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Quagmire

[KWAG-mahy-ər]

Part of speech: noun

Origin: English, 16th century

1.

A soft boggy area of land that gives way underfoot.

2.

An awkward, complex, or hazardous situation.

Examples of Quagmire in a sentence

"A quagmire on the east end of the town prevented the community from building in that area."

"Shawn hoped his case would be simple, but it became clear he was facing a legal quagmire."

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About Quagmire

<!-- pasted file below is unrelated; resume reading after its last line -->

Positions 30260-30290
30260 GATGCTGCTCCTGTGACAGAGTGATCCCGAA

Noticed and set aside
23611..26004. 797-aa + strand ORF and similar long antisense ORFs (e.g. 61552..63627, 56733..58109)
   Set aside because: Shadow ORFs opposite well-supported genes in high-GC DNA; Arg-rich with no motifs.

“Quagmire” was formed by fusing two English words, “quag,” meaning “marsh” or “bog,” and “mire,” meaning “area of mud or spongy earth.”

Did you Know?

“Quagmire” is a combination of two words in English that both basically mean “swamp,” but the two have completely different origins. “Quag” is a variation on the Middle English “quabbe” (meaning “a marsh”) and the Old English “cwabba” (meaning “soft thing”). “Mire” is also Middle English, but its roots are early Scandinavian, such as the Old Icelandic “mýrr,” and the Norwegian, Old Swedish, and Danish “myr.” Both “quag” and “mire” still exist independently in English, but “quagmire” is more widely used than either.

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